Over 100 cards and autographs into this project, I still had not added any from players on active rosters of the local teams.  Enter Kennys Vargas and Danny Santana.  Two of the few bright spots in another disappointing Twins season, these exciting rookies made an appearance at Fan HQ in Minnetonka on September 20.

Vargas made his Target Field debut at the 2014 All Star Futures Game.  Days later, he leaped from AA to the Twins' everyday lineup.  With his size and smile (and sprinkled with the eternal resentment Twins fans feel over losing David Ortiz for nothing 11 years ago), he was annointed "Little Papi."  Vargas became the third player in MLB history to tally at least 34 hits and at least 24 RBI over his first calendar month in the majors.  The other two: Joe DiMaggio and Albert Pujols.

Saturday, September 20, 2014


Brad Bombardir was an original member of the Minnesota Wild.  He was a steady stay-at-home defenseman for four seasons, including the 2003 Western Conference Finalist club.  At the 2004 trade deadline, he was dealt to Nashville.  He returned to the Wild after his playing career ended in 2005, originally serving as an occasional television commentator and in community and player relations.  Bombardir currently serves as the Wild's Director of Player Development.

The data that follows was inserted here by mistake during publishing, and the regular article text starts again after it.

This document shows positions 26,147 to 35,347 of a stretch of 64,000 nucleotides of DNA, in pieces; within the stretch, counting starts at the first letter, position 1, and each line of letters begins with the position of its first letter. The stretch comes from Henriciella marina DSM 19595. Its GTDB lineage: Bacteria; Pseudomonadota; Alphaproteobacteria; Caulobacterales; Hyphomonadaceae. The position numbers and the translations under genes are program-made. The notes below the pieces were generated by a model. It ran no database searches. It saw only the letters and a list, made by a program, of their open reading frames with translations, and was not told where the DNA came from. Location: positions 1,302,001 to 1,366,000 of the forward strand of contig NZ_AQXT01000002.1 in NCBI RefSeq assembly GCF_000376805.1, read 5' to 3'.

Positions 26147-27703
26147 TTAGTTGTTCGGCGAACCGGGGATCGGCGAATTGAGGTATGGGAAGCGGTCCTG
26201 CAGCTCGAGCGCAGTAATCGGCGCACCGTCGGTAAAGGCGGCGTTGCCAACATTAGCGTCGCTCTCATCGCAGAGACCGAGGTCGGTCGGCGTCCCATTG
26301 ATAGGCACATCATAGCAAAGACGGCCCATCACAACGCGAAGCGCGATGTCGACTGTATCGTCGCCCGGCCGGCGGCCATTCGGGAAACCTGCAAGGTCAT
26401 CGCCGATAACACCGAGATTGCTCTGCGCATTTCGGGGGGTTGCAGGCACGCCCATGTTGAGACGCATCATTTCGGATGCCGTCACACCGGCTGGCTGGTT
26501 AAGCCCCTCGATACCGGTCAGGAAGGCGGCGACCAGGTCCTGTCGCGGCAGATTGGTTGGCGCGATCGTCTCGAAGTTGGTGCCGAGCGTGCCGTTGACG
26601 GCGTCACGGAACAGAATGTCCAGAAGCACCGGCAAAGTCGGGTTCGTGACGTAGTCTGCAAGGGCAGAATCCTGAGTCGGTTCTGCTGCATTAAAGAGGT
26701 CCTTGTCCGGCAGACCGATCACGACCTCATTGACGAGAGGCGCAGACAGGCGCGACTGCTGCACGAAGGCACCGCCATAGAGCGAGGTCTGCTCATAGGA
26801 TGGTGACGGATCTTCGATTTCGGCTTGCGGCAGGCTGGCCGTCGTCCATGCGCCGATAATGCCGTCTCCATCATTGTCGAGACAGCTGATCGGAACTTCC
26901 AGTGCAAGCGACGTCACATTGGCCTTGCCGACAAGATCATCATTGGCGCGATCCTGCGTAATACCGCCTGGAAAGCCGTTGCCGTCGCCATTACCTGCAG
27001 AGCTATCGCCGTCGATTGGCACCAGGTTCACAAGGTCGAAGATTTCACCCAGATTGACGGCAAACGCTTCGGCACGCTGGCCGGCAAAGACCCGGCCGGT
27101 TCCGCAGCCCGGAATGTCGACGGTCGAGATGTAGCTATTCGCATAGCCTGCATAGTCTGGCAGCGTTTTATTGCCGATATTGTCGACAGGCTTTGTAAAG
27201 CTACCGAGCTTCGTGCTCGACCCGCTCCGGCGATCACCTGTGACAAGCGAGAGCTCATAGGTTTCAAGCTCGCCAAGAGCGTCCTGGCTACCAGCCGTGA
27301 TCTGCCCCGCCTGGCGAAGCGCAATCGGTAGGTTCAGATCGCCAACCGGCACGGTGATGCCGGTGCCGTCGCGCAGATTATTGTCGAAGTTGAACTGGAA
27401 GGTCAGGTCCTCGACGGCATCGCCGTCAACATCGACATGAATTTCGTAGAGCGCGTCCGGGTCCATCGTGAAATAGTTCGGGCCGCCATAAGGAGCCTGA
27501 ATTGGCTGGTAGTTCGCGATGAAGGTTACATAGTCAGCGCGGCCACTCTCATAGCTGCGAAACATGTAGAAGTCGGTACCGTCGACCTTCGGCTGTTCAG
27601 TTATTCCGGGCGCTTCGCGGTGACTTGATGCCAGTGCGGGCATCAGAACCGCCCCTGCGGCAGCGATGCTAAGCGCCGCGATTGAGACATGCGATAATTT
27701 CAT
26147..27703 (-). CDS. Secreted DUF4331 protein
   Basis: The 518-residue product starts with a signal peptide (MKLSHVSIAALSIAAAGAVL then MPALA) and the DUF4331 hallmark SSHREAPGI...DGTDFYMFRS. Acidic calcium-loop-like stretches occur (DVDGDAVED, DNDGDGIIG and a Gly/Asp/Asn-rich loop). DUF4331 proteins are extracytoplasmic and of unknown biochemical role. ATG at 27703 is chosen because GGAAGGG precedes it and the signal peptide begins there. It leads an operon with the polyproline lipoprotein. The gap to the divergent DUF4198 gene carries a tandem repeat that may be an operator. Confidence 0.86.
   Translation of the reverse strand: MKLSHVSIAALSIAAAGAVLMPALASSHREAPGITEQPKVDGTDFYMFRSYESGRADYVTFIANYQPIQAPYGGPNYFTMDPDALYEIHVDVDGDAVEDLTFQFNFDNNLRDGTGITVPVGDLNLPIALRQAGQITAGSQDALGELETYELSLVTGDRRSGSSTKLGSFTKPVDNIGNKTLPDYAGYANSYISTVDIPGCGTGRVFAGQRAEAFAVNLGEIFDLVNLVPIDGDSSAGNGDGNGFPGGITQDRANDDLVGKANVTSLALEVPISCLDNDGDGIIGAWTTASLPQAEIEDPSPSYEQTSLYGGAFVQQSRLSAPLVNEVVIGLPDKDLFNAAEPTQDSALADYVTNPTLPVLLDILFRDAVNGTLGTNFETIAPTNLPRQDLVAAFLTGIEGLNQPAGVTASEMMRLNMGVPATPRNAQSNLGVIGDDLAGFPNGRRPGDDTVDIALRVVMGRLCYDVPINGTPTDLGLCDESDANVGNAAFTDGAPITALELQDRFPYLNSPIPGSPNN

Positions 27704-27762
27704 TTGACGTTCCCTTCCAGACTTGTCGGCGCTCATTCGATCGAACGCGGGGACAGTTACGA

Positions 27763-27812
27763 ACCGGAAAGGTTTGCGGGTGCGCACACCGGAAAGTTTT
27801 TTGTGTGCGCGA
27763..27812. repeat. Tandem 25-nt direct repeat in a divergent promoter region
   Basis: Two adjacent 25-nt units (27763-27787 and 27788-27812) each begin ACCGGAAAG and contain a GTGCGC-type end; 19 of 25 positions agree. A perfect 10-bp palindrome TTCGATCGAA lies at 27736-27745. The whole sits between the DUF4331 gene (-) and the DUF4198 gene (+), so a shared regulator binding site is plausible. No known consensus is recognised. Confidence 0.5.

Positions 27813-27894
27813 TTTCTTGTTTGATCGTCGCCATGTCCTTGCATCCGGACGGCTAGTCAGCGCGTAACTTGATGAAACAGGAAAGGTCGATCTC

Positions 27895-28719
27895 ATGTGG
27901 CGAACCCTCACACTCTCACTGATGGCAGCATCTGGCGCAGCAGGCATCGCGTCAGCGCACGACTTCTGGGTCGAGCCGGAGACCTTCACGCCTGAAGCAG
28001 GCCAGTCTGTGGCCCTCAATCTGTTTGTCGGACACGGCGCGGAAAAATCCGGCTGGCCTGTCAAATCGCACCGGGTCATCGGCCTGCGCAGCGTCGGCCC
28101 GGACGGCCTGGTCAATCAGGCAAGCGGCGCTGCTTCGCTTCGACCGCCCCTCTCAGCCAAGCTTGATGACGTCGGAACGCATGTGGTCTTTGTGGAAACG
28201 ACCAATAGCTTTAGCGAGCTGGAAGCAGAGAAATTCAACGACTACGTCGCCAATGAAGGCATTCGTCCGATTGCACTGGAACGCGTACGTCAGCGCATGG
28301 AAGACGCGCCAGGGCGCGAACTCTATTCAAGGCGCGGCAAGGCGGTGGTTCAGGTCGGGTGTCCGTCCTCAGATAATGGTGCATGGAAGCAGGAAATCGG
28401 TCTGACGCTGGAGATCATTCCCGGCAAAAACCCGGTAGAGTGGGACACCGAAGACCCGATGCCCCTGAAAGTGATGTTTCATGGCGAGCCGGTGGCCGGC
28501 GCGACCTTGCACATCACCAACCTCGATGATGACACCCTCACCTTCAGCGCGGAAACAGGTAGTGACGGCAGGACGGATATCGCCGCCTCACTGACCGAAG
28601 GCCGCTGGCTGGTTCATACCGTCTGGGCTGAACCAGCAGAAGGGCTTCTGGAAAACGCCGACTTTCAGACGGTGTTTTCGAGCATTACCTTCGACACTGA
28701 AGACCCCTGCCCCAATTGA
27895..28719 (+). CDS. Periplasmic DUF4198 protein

Thursday, September 11, 2014


Earl Battey was one of the early Twins greats.  In fact, prior to the arrival of Joe Mauer, there was no debate -- Earl Battey was the greatest catcher in Twins history.

Battey won his first Gold Glove award in his first season as an everyday player for the Washington Senators in 1960.  He would three-peat as the AL's Gold Glove catcher over the Twins' first two seasons in 1961-1962.  In 1962, he appeared in both the mid-season and post-season All Star Games -- the first two of his five All Star appearances as a Twin.